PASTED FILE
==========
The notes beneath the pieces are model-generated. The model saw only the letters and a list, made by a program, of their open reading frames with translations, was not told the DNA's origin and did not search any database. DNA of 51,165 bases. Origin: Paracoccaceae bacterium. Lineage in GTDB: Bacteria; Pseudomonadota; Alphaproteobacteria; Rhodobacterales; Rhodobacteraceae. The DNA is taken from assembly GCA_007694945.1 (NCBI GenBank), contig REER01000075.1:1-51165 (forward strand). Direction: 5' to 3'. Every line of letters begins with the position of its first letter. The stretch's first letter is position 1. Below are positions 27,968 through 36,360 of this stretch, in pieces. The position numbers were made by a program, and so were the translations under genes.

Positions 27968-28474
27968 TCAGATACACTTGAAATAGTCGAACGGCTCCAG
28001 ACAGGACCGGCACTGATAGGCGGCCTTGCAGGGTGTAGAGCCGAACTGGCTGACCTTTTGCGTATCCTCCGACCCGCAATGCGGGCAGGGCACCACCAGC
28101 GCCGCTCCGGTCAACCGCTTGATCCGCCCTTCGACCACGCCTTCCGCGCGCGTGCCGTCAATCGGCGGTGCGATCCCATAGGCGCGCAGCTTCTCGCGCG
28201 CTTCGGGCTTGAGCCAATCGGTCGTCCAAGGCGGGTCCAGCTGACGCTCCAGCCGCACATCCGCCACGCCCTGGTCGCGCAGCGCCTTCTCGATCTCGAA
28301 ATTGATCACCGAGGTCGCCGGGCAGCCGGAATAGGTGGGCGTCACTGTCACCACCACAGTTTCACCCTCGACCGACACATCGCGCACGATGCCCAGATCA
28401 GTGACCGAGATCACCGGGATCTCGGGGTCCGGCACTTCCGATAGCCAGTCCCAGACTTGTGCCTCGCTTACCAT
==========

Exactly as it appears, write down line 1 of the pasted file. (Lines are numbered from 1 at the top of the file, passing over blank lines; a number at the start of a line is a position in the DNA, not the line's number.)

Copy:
The notes beneath the pieces are model-generated. The model saw only the letters and a list, made by a program, of their open reading frames with translations, was not told the DNA's origin and did not search any database. DNA of 51,165 bases. Origin: Paracoccaceae bacterium. Lineage in GTDB: Bacteria; Pseudomonadota; Alphaproteobacteria; Rhodobacterales; Rhodobacteraceae. The DNA is taken from assembly GCA_007694945.1 (NCBI GenBank), contig REER01000075.1:1-51165 (forward strand). Direction: 5' to 3'. Every line of letters begins with the position of its first letter. The stretch's first letter is position 1. Below are positions 27,968 through 36,360 of this stretch, in pieces. The position numbers were made by a program, and so were the translations under genes.